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Driver escapes drink driving conviction

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A man who crashed his car driving home after drinking at the Ballinrobe Races has escaped a drink driving conviction.
Gerard Duffy (23) of Barna, The Neale, Ballinrobe admitted to drinking at the Ballinrobe Races and then continuing socialising in Westport before crashing near Partry on the way home, on the morning of June 28 last.
When cautioned by gardaí at the scene, Duffy said: “I was drinking. I’m going to be fully co-operative. That’s me off the road now.”
However, the prosecution case failed because gardaí could not prove the time of driving.
More particularly, they failed to prove that the crash took place less than three hours before a sample of blood was taken. Three hours from the last time of driving is the time limit for drink driving samples.
Colin Coyne, a friend of Mr Duffy, said he received a call from him after the crash asking for help. Mr Coyne said after arriving at the scene he knew from talking to his friend that he was ‘under the influence’. Duffy asked Coyne to ring the gardaí. Mr Coyne rang the gardaí at 4.54am. Garda Joe Kilmartin was dispatched to the scene.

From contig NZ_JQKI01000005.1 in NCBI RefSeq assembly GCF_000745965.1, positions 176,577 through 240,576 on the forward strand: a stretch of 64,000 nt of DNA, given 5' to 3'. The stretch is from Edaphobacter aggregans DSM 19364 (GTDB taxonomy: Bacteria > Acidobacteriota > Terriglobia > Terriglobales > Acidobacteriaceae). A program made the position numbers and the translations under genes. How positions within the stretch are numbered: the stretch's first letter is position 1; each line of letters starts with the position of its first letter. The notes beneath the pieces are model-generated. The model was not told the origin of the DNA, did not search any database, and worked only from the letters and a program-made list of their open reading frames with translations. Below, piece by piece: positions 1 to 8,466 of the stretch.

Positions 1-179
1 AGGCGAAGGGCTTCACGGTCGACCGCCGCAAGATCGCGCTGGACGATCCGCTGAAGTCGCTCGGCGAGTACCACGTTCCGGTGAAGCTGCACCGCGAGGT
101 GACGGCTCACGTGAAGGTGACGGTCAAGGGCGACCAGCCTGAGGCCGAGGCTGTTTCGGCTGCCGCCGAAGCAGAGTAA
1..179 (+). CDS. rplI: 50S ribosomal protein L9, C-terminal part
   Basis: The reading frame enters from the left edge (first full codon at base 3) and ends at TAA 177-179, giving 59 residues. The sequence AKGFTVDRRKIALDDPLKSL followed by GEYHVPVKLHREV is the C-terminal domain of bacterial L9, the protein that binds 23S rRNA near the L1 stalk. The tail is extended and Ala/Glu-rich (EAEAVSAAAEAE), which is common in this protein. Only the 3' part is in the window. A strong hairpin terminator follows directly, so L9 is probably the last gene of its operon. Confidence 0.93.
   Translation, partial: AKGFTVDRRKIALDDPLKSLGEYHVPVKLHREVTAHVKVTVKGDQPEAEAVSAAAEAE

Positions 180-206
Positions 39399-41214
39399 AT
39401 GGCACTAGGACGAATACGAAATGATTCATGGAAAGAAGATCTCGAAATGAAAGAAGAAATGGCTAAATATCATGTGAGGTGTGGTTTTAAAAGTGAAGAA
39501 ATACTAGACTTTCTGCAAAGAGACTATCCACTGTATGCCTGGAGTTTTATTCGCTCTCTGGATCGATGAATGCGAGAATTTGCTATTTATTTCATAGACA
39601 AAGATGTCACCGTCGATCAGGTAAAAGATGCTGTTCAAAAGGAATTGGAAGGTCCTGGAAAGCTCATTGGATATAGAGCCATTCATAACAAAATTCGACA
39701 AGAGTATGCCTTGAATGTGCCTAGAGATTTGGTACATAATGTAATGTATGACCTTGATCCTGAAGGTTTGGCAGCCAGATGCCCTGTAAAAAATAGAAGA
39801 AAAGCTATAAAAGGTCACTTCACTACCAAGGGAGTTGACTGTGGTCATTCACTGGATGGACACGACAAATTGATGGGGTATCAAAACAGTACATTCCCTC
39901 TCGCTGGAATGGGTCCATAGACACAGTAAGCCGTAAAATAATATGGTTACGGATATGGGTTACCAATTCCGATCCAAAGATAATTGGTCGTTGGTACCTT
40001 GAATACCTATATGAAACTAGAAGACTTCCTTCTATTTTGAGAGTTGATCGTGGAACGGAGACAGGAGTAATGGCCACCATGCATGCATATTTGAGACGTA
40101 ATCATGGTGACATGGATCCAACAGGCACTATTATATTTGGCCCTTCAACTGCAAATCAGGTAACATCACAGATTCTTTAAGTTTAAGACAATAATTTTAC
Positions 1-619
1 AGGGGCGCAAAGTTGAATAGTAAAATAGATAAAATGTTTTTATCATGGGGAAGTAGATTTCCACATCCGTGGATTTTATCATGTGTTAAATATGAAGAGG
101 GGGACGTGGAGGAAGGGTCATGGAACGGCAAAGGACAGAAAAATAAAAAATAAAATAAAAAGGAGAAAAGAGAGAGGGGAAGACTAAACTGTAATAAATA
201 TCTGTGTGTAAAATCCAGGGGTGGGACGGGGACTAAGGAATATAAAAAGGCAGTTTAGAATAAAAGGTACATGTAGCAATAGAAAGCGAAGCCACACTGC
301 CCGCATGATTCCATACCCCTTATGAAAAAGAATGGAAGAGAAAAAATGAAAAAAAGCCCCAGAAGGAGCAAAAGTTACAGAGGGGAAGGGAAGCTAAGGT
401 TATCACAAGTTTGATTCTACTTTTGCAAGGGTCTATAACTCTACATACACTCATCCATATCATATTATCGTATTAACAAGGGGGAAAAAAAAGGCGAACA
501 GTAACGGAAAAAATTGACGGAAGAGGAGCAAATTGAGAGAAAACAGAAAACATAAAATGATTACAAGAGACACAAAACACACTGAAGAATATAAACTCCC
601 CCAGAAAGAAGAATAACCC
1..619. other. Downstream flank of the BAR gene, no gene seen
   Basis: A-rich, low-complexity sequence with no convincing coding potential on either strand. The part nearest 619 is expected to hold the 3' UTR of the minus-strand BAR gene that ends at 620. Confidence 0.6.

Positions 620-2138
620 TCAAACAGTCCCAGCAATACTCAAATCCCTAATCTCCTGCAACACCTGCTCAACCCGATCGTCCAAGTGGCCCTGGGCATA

Garda Kilmartin asked when the accident occurred. Duffy told him that it was ‘just before’ he rang Colin Coyne. He agreed to show Garda Kilmartin his phone which showed that call took place at 4.25am.
Garda Kilmartin said they were delayed leaving the scene as they had to wait for a tow truck to take Gerard Duffy’s car away. They arrived at Castlebar Garda Station at 6.25am and Duffy requested a sample of blood be taken. A nurse was called, arriving at 7am and the requirement for the sample was made at 7.08am.
It showed a concentration of 156 milligrammes of alcohol per 100 millilitres of blood, over three times the legal limit.
Gerard Duffy told the court that he did not ring Colin Coyne straightaway. He said he initially ran away from the scene, running 50 metres down the road but when he saw headlights of another car coming, he ‘thought it would be a brilliant idea to jump into a hedge’.
He said he went about six to eight feet down into a field but then said he ‘realised’ that it was his car that was on the road and it was registered to him so there was little point running. He went back to the car, found his phone and rang Colin Coyne.
He said he believed the accident happened at 4am.
Inspector Gary Walsh said it was ‘quite a convenient tale’ that the timeline put forward by Duffy put him outside the three hour limit. He said it was ‘a story concocted by Duffy’ to do so. He argued the events described by Duffy would have taken ten minutes, not 25 minutes.
Inspector Walsh said the call to Mr Coyne was made at 4.25am and he was ‘of the belief the call was made quite soon’ after the accident.
Judge Mary Devins said the problem was the phrase ‘quite soon’. She said the time of driving is ‘an essential proof’ for the prosecution. She said the defence do not have to prove anything.
“The timeline is too tight. I can’t make inferences,” she said, dismissing the charge.

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